Shawn Morelli was a sports enthusiast. She was passionate about soccer and loved the challenge that came along with each marathon she ran.
"I was always active," she said. "Always out doing something."
In just one short day, all of that was taken away from the Meadville native.
"It was all ripped away ... and so quickly," Morelli said. "I went from a company commander in the Army to confined to a hospital bed."
Not anymore. She's now a near-lock to represent the United States at the 2016 Paralympics in Rio de Janeiro.
Morelli was deployed as an engineer officer in Afghanistan in 2007 and was on a road-clearing mission with her troop when an improvised explosive device the troop "had somehow missed," according to Morelli, detonated. When she woke from her hospital bed in Germany, she couldn't walk and had spasms, seizures and tremors.
Morelli had been seriously injured. The explosion drove her C4 and C5 vertebrate toward her brain, leaving her with brain trauma, neck and nerve damage, limited movement on the right side of her body and a blind left eye. She was hospitalized for six months straight and then in and out for a total of two years. Her doctors' prognosis was bleak.
"They told me I'd never be able to do a great many things again," she said. Playing soccer and running marathons were among those things.
An encounter with a bicycle changed all of that.
The 1994 Saegertown graduate struggled to lean on her family and friends for support with her injury and it was suggested she try cycling as a "method of physical and mental therapy," she said. In 2010, the current Leavenworth, Kansas, resident was introduced to the Warrior Games and subsequently invited to her first para-cycling camp.
"It took me a while to learn how to ride and how to stay upright," said Morelli, who still struggles through spasms, seizures and tremors, has no sight in her left eye nor depth perception. "The more I rode, I got better and better. Then one day I just decided I was going to hit the road. But I didn't race right away."
She had to first limit her crashes. For the first two years back on a bike, Morelli crashed each and every time.
"I had to teach myself depth perception," Morelli said. "I didn't know I could race."
Two years later, Morelli became a member of the USA para-cycling team. She is now a two-time C4 road race world champion and won a world championship this past year in the time trial. Classifications are determined by functional capacity from neurological, locomotor, spinal cord lesions and visual impairments, according to the Union Cycliste Internationale's para-cycling classification guide.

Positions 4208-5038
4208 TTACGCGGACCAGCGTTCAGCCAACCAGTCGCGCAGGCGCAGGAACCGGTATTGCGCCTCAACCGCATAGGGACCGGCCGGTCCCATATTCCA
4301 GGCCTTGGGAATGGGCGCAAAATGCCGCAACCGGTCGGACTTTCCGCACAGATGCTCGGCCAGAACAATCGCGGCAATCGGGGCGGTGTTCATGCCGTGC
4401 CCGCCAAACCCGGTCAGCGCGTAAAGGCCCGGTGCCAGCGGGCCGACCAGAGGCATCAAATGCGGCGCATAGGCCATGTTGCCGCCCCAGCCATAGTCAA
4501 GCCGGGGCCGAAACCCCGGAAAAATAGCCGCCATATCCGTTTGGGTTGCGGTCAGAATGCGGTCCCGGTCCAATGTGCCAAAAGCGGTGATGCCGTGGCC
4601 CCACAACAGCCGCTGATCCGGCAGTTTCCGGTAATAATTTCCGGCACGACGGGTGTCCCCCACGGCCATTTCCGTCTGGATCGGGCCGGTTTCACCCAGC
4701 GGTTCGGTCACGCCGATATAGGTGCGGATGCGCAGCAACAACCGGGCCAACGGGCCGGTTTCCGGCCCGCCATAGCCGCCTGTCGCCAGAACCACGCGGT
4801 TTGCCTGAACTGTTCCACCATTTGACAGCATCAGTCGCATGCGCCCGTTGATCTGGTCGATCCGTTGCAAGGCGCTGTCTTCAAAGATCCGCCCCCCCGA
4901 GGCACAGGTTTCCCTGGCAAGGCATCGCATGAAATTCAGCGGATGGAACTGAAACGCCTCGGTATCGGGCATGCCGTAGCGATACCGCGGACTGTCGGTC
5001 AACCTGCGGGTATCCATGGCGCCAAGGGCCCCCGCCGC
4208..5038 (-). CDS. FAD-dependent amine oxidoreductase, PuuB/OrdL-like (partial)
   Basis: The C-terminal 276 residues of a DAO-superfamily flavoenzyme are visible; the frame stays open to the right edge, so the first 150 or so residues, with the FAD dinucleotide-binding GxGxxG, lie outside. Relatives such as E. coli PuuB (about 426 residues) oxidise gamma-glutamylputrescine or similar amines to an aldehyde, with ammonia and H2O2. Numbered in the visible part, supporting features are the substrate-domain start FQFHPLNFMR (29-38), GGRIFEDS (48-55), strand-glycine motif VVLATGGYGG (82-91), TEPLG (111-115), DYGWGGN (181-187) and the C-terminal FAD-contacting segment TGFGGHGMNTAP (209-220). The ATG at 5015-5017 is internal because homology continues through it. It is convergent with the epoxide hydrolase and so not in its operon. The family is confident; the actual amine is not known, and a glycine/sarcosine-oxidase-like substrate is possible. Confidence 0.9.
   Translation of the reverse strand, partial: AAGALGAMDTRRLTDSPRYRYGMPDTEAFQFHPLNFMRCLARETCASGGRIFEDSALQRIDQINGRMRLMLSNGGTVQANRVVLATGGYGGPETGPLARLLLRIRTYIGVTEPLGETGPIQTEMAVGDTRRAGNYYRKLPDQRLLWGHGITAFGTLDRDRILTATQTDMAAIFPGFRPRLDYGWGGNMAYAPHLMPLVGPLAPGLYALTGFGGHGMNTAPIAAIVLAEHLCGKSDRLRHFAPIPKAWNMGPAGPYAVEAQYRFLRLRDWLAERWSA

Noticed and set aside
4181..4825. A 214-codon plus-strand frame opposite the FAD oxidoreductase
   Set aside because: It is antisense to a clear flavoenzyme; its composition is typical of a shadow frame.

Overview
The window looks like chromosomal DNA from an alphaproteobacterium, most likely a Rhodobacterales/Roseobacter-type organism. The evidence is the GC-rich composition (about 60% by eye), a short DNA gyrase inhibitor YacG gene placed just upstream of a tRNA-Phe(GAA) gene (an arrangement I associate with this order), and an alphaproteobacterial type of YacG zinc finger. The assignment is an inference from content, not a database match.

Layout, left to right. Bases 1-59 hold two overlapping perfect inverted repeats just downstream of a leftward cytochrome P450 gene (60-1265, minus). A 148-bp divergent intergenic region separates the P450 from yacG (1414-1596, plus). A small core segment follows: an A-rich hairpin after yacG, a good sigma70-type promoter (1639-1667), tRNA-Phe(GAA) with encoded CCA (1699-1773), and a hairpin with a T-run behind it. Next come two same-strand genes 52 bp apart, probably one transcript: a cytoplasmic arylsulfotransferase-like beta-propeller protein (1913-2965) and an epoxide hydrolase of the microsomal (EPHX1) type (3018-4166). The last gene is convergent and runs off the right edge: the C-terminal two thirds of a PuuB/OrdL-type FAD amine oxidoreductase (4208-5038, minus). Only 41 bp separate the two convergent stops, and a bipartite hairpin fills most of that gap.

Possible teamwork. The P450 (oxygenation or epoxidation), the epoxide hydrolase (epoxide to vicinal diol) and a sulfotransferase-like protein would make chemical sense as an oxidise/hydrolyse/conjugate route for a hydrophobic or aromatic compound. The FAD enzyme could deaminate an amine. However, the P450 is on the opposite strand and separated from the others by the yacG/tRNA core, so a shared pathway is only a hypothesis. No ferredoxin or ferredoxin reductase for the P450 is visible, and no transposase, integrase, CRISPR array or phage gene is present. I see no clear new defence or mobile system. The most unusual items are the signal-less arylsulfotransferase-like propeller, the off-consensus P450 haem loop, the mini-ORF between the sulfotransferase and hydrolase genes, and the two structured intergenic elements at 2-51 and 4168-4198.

Morelli is also the top-ranked female rider in the world in her classification, making her a favorite to land a spot on the USA team for September's Paralympics in Rio de Janeiro. The Paralympics is a major international multi-sport event that involves athletes with a range of physical disabilities.
"They haven't announced the team yet," Morelli said. "But I think I'd have a good chance."
Morelli said the team will officially be announced in July. Until then it's "a lot more training, a lot more focused training," she said.
Morelli competes in four events — the 3k pursuit and 500-meter time trial at the velodrome, an arena for track cycling, and the time trial and road race on the road.
"Cycling at the Olympics was never a goal," Morelli said. "But I had to develop new goals after my injury."
Especially after hearing so many times she couldn't.
"It's not just a victory for me but everyone who has been through something like this," Morelli said, "where someone has told them they won't do something again."
The world is listening to Morelli's message. Morelli, who is looking to relocate to Colorado Springs, Colo., soon with her husband, Lt. Col. Carl Dick, has been featured in a number of cycling magazines and websites around the world. Last summer, the Kansas City Sporting, a professional soccer team, honored Morelli during its Salute to Troops campaign.
In Leavenworth, she's a local celebrity. Her order is prepared nearly the minute she walks into the local Irish pub, where one of her jerseys hangs. The local bike shop has two jerseys and a photograph. All of the kids in town know Morelli by name, as she spends time teaching them to ride.
"It makes me feel good that I'm not seen as the disabled girl who tries to ride a bike," Morelli said. "I'm the one who lets the kids ride."
Morelli rides nearly 200 miles a week. Some days it's easy. Some days not so much. She never knows when a tremor may come or when she may have a seizure.
"Even when I'm having a bad day, the first thing I do is get on my bike," Morelli said. "You can't let the world stop you."
Morelli didn't. And now in September, Morelli, who was medically retired from the Army after 15 years of service, may get the chance to tell the entire world her story on a very big stage.
"I don't really let myself think about it," Morelli said of going to the Paralympics.
"My mom always says it's putting the cart before the horse," she added with a big grin.
Lisa Renwick can be reached at 724-6370 or email@example.com.